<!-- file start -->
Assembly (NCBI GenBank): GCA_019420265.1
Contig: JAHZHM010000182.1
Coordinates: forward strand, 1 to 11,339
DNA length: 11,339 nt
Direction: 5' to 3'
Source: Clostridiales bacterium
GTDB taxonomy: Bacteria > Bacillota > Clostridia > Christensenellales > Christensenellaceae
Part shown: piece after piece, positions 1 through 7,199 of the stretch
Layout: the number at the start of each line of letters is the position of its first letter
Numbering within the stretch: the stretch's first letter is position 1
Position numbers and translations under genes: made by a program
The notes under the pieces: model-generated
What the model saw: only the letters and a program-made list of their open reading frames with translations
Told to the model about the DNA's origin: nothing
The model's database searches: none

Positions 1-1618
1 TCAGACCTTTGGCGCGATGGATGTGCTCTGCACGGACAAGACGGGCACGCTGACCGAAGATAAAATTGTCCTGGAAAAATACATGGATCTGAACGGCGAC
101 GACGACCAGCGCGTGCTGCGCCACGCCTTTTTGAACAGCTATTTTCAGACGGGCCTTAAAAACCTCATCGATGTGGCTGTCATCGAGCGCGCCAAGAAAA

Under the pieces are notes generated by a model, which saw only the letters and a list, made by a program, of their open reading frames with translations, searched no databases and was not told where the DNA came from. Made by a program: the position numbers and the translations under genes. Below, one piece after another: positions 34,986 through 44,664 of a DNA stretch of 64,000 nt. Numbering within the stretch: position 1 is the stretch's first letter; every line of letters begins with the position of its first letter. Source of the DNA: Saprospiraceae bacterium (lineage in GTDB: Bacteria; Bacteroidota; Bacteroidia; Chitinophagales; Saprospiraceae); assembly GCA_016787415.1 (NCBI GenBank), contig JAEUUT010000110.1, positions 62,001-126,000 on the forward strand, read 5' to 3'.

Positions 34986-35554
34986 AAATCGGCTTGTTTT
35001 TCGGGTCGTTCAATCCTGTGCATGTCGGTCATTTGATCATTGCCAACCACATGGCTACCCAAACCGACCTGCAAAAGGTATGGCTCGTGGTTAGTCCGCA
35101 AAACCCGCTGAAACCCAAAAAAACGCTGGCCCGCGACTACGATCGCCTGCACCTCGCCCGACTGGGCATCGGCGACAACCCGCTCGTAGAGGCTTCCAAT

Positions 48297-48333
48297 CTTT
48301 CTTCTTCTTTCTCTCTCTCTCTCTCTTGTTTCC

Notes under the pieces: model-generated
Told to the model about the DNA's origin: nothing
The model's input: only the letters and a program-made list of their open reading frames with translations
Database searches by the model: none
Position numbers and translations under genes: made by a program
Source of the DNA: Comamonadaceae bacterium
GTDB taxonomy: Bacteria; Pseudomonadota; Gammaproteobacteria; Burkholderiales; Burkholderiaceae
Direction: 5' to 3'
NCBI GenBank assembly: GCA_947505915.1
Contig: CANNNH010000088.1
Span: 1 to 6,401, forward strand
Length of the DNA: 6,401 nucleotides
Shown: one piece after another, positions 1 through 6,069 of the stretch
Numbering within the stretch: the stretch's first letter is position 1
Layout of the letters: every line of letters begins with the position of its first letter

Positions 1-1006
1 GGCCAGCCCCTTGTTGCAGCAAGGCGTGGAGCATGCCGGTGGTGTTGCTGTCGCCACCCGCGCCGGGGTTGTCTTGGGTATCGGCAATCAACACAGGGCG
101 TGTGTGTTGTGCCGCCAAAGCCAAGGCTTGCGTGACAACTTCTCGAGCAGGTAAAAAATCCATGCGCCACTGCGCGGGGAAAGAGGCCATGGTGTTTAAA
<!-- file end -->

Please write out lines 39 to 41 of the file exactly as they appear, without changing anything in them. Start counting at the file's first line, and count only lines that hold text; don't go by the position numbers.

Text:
Shown: one piece after another, positions 1 through 6,069 of the stretch
Numbering within the stretch: the stretch's first letter is position 1
Layout of the letters: every line of letters begins with the position of its first letter